Its succulent beef; its legendary asados; its robust Malbec wines. Argentina’s prize-winning cuisine has earned renown around the globe. There are also the alfajores (sandwich cookies filled with dulce de leche), medialunas (Argentina’s version of a croissant), dulce de leche, helado (Argentine gelato introduced by Italian immigrants), and empanadas—all of which visitors to Argentina are known to obsess over. Getting used to drinking mate (a local infusion) however may be more of an acquired taste.
Beyond the staples, though, there’s a treasure trove of culinary delights your clients will want to savor. And many of the country’s different regions have their own specialties. Different provinces also have their own version of those world-famous empanadas. Following is a gastronomic tour through some of Argentina’s different regions:
Buenos Aires—Global Capital
Argentina’s vibrant and cosmopolitan capital is home to an endless array of culinary options—from fine dining, to traditional bodegones, historic cafes, carritos along the riverfront for street food classics, and a growing food truck scene serving creative fare. The country’s capital also offers a wide variety of cuisines from around the world inspired by the numerous waves of immigrants that have been shaping Argentine identity since the late-19th century—from Italian and Spanish, to Lebanese and Armenian, Korean and Japanese to Peruvian and Venezuelan. There are vegan and vegetarian options as well, and those who like to take their tastebuds off the beaten path will want to know that young chefs are creating updated versions of Jewish immigrant cuisine.
Visitors to Buenos Aires will find that beyond the classic grilled meat and empanadas, the most popular foods favored by Porteños (as residents of Buenos Aires are called) are Argentine adaptations of Italian classics such as pizza—a national obsession!—fresh pasta dishes, and veal and chicken cutlets alla Milanese.
Atlantic Coast—Seafood Heaven
Mar del Plata, about 250 miles south of Buenos Aires on the Atlantic coast, is a popular resort town and the heart of Argentina’s fishing industry. Aside from all of the classic Argentine fare that is found here, Mar del Plata and the popular neighboring beach resort towns is also where your clients can savor a wide variety of fish and seafood dishes. Calamari, octopus, shrimp, scallops, mussels, seafood stews and sea bream are some of the must-tries here. Many Argentines also believe that the best medialunas in the country are found in Mar del Plata and some of the top brands of alfajores also originated here.
Argentina’s northwest region—Salta and Jujuy are the most commonly visited provinces—is a land of stunning landscapes and rich indigenous history. The Qhapaq Ñan, the ancient Inca road network, passed through this region. Indigenous and criollo (creole) heritage have left traces on the cuisine, music, dance and handicrafts of the region and the unique flavors of its cuisine set it apart from the rest of the country. Empanadas are king here and every province has its own variety. Recommend clients try locro and carbonada (hearty stews with squash, corn and a variety of meats and sausages), as well as tamales and humitas served in corn husks (humitas are filled with corn paste and cheese). More adventurous eaters can also try exotic meats like llama and ñandú. This region also produces some robust high-altitude red wines as well as fresh and aromatic Torrontes, Argentina’s signature white wine.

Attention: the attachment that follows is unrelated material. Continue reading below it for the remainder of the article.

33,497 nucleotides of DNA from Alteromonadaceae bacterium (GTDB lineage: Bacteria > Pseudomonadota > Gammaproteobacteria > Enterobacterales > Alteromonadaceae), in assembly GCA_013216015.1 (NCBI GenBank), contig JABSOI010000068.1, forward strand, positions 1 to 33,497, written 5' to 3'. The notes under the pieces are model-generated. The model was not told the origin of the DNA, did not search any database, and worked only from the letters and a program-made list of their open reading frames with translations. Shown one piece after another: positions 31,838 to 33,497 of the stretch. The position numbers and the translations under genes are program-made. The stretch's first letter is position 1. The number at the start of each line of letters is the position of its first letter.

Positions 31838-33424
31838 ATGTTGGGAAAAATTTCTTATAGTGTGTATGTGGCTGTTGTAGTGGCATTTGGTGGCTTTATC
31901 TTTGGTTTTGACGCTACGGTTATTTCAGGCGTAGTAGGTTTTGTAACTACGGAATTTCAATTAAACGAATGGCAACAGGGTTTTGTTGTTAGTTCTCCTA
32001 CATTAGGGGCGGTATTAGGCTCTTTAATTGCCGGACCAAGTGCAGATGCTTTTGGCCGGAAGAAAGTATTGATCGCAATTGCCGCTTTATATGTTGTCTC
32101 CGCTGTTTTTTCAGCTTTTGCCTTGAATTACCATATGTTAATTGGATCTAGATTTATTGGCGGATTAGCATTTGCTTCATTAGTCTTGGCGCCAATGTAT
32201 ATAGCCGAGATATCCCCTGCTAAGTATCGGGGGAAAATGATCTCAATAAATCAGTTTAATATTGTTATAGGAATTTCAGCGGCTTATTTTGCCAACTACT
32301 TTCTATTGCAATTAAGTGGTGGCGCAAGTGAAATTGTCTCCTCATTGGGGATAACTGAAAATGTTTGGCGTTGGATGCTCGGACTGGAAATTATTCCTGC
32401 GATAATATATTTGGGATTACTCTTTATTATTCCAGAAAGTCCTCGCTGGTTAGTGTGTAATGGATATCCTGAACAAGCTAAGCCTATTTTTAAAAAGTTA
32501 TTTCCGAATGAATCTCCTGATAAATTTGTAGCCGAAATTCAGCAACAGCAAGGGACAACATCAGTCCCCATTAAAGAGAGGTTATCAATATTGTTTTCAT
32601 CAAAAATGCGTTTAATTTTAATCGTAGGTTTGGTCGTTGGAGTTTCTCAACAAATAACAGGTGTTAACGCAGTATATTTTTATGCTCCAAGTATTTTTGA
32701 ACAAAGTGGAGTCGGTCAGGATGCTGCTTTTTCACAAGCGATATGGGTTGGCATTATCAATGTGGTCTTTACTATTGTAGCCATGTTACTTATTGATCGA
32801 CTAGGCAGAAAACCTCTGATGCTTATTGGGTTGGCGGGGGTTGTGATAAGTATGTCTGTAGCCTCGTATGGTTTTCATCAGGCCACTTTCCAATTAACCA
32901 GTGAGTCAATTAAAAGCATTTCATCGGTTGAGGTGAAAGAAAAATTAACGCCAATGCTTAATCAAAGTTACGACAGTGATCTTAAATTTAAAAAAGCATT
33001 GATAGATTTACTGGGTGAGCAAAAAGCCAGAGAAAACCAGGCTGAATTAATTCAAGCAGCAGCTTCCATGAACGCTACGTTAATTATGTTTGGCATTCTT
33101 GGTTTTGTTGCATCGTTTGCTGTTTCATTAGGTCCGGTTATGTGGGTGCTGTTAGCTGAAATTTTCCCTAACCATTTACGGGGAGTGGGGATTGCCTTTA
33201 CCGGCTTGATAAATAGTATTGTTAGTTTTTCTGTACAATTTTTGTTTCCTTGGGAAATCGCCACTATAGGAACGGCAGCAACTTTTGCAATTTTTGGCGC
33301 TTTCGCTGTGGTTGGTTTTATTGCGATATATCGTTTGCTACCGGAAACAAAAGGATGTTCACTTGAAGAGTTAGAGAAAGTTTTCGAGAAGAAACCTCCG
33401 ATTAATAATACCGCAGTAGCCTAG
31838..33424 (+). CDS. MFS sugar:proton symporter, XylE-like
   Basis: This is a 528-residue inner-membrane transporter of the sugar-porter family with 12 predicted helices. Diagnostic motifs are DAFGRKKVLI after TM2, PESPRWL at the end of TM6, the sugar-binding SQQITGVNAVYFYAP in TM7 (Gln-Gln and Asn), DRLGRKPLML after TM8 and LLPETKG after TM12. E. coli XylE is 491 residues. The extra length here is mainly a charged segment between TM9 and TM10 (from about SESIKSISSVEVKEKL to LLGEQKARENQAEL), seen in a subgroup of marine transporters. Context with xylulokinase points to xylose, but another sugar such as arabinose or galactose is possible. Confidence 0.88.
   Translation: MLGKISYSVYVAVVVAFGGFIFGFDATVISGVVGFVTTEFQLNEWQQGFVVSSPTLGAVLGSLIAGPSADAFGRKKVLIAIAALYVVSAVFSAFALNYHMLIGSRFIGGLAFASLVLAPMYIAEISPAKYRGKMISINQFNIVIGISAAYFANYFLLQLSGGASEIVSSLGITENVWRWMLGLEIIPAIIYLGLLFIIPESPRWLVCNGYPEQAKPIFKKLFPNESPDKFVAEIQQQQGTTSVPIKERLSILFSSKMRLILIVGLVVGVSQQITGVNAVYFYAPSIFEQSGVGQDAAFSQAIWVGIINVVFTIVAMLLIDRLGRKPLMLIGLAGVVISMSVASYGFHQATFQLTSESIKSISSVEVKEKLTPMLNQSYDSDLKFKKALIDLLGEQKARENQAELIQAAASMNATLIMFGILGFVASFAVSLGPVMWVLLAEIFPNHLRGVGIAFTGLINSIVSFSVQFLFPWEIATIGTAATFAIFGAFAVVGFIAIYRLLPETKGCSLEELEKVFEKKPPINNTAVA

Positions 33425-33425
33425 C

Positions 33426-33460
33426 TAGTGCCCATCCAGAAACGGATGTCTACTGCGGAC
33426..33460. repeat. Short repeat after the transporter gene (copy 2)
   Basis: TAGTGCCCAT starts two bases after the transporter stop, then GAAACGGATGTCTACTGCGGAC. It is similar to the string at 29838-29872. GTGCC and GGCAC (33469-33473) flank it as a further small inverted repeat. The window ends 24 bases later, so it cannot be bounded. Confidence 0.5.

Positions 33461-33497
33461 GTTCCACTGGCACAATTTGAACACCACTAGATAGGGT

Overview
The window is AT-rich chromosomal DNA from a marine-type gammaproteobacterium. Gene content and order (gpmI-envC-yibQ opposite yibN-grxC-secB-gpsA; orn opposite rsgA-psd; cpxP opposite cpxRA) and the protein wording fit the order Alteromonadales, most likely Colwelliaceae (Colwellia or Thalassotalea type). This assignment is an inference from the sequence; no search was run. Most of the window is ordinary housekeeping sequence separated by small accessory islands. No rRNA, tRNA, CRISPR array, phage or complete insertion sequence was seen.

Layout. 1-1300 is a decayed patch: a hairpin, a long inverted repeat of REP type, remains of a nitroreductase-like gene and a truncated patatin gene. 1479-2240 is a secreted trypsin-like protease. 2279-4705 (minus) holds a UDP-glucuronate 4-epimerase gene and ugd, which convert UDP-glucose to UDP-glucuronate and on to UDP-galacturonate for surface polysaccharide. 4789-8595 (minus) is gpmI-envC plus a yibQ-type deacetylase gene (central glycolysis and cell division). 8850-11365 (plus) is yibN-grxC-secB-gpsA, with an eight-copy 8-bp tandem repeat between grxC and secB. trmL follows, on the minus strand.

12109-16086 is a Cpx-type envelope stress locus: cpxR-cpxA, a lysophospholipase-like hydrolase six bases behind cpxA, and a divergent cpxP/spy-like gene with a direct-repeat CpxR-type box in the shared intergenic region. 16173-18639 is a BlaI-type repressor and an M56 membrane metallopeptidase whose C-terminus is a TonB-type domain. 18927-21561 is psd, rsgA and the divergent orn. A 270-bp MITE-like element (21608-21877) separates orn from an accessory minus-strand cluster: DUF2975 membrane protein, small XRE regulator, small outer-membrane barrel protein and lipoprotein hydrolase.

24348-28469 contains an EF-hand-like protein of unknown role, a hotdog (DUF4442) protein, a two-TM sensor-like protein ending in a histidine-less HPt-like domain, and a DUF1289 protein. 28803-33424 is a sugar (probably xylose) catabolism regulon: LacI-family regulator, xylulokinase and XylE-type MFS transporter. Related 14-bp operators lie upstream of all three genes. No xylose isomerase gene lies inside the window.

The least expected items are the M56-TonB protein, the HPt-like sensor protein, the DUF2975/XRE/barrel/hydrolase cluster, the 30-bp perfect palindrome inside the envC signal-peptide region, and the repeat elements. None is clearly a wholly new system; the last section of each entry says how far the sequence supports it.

The rich bounty of Patagonia’s lakes, rivers and forests as well as the cultural influences of the different immigrant groups that settled here—mostly from Alpine countries (Swiss, Austrians, Germans, and Northern Italians)—have influenced this region’s cuisine. Lamb reigns here, but don’t discount game meats such as wild boar and venison, which are also very popular. When it comes to the local catch, musts are trout and freshwater salmon, which can be washed down with locally brewed craft beers. And smoked food items are at the top of the must-have list. For a taste of local indigenous cooking traditions, tell clients to try curanto, a centuries-old cooking technique where meat, fish, shellfish, and vegetables are cooked over hot stones deep underground.
Patagonia is also well known for its wild berries and rosehip jams. And San Carlos de Bariloche is a chocolate lover’s paradise with artisanal chocolate shops sprinkled throughout town.
Farther south, in Tierra del Fuego, the frigid waters of the South Atlantic and the Beagle Channel provide a bounty of Southern king crab, prawns, and large mussels.